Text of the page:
Rick Parry has stopped using the term “parachute payments”. It might have been designed that way – a way to soften the economic blow for teams relegated from the Premier League, a safety net for losing the huge TV revenue guaranteed by the former – but it’s no longer. their influence.
Instead, Perry, chairman of the Football League, the body that oversees English football’s second, third and fourth tiers, gave the payments a name that better reflected their effect. The three years of additional revenue, totaling $110 million, now function as “trampoline payments,” Parry said.
Fulham provide a relevant example. The contrast in Mitrovic’s fortunes in the Premier League and the Championship is so easy to see as he has spent the last four seasons in between: Fulham relegated in 2019, promoted in 2020, relegated again, promoted again.
Norwich City (promoted in 2019 and 2021, relegated in 2020 and 2022) did the same, while Watford (relegated in 2020 and 2022, promotion in between) and Bournemouth (relegation in 2020, promotion this spring) proved only marginally better. less volatile.
That these teams should monopolize advertising space is no surprise to Parry. It’s not just that the money they get from the Premier League allows them to run a budget far higher than most of their opponents in the Championship. It’s the fact that so many teams in the division now receive these payments.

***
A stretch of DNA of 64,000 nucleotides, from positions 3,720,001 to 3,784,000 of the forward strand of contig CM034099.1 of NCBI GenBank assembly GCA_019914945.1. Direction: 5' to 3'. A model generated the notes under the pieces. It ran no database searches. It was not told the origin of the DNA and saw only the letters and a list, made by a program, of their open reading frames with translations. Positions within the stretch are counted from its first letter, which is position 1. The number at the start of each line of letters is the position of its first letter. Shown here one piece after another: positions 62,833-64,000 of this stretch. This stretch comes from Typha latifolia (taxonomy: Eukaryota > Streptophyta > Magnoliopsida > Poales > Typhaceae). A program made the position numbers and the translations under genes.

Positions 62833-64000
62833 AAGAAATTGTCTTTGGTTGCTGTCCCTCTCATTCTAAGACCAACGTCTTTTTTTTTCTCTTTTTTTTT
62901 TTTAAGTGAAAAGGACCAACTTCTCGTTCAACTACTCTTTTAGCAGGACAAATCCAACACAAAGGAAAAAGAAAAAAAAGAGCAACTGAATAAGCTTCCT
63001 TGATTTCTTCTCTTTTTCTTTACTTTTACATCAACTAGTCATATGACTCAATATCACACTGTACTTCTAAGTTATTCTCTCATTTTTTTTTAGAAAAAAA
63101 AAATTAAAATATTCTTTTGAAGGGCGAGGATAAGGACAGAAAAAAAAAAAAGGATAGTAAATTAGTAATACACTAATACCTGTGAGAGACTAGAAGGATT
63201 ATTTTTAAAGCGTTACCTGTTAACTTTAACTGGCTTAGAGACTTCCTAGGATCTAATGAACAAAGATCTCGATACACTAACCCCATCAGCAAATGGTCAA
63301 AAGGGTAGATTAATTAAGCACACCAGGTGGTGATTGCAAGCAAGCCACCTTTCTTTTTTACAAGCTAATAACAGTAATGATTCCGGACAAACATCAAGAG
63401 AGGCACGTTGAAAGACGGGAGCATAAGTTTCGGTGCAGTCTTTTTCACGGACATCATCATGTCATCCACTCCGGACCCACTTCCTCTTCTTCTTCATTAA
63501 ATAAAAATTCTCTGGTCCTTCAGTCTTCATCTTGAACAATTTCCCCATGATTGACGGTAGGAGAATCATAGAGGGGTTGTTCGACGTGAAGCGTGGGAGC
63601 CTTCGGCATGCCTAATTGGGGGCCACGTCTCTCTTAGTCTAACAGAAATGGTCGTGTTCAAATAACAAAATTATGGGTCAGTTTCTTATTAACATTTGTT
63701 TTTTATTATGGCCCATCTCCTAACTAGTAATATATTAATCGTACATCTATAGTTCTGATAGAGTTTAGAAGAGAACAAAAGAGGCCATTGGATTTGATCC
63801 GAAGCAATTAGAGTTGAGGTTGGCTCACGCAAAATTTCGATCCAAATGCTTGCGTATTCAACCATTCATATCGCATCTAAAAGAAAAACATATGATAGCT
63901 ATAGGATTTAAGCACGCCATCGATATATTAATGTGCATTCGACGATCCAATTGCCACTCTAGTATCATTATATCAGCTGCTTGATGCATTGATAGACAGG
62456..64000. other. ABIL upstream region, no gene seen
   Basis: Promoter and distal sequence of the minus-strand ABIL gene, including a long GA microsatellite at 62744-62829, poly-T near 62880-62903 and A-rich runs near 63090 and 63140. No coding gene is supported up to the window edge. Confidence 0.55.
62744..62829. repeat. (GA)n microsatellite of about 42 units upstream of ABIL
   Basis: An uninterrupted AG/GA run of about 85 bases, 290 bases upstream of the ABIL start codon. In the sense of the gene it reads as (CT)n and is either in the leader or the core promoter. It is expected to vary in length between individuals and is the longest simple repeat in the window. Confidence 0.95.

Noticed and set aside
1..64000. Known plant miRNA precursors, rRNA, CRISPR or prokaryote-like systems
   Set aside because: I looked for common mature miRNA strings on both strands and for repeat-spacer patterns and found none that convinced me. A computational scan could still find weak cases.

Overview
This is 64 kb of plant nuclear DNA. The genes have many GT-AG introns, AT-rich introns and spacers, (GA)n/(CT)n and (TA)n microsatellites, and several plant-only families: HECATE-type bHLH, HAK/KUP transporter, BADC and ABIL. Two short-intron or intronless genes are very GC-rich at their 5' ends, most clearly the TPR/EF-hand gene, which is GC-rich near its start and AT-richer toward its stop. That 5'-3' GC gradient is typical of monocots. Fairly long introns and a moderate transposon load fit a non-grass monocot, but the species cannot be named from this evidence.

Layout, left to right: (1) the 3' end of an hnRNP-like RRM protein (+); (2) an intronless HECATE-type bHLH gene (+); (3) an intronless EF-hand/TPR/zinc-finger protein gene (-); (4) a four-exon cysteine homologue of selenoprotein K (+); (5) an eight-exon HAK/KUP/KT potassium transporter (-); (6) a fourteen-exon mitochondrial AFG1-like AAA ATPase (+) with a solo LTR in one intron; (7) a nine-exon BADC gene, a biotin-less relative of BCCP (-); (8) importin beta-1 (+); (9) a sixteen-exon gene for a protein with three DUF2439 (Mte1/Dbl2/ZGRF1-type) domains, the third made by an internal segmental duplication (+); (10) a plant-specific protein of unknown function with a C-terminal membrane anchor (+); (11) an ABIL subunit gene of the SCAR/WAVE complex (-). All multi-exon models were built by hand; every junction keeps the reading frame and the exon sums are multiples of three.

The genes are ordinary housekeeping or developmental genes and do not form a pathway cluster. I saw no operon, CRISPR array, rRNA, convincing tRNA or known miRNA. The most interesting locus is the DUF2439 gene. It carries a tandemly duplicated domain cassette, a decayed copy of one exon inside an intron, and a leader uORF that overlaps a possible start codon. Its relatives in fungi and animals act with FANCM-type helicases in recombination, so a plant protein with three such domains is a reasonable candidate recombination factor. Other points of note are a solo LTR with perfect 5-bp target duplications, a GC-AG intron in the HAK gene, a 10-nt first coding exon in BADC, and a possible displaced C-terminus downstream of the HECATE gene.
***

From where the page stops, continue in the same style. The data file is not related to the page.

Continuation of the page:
Trampoline clubs have occupied so many promotion and relegation slots in recent years that only five of the division’s 24 clubs – the three relegated from the Premier League last season, as well as West Bromwich Albion and Sheffield United – will receive a parachute payment. this year.
For most of the rest, automatic promotion is practically unavailable.
“Championship is a great league,” Perry said. “It’s incredibly competitive and unpredictable, until you recognize that two of the relegated teams will come straight back.”
While he sees the division’s play-offs – which widen the pool of promotion hopes before stifling the dreams of one of them – as “a saving grace, giving everyone a purpose”, he believes entrenched inequality serves to make the owners unsustainable. They tried to spend and level the playing field. “There’s a sense that you need to overinvest,” he said.
But while the ongoing health of the Championship is Perry’s central concern, he insists predictability should also be a source of anxiety for the Premier League. “It’s a problem for them, too,” he said. Its selling point is how competitive it is: for the title, for the Champions League places, at the bottom. If you know which teams are going, then some of the drama is lost. “